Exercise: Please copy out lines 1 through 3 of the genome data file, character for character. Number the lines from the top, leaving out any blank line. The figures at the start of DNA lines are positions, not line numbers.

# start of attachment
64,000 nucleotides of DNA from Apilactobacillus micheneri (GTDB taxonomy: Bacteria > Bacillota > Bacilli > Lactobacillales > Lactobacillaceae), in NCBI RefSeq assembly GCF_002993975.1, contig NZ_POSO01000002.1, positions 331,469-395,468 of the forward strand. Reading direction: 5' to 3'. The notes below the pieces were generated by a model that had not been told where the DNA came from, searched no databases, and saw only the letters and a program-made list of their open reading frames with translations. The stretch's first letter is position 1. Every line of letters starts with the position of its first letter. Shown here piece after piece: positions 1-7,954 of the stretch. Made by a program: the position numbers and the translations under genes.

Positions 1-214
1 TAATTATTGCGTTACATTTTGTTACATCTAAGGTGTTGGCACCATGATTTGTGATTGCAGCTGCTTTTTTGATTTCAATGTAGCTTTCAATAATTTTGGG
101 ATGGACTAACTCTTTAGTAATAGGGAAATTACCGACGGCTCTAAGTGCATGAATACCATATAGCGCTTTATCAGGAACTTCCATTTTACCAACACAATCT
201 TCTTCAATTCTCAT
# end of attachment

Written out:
64,000 nucleotides of DNA from Apilactobacillus micheneri (GTDB taxonomy: Bacteria > Bacillota > Bacilli > Lactobacillales > Lactobacillaceae), in NCBI RefSeq assembly GCF_002993975.1, contig NZ_POSO01000002.1, positions 331,469-395,468 of the forward strand. Reading direction: 5' to 3'. The notes below the pieces were generated by a model that had not been told where the DNA came from, searched no databases, and saw only the letters and a program-made list of their open reading frames with translations. The stretch's first letter is position 1. Every line of letters starts with the position of its first letter. Shown here piece after piece: positions 1-7,954 of the stretch. Made by a program: the position numbers and the translations under genes.

Positions 1-214
1 TAATTATTGCGTTACATTTTGTTACATCTAAGGTGTTGGCACCATGATTTGTGATTGCAGCTGCTTTTTTGATTTCAATGTAGCTTTCAATAATTTTGGG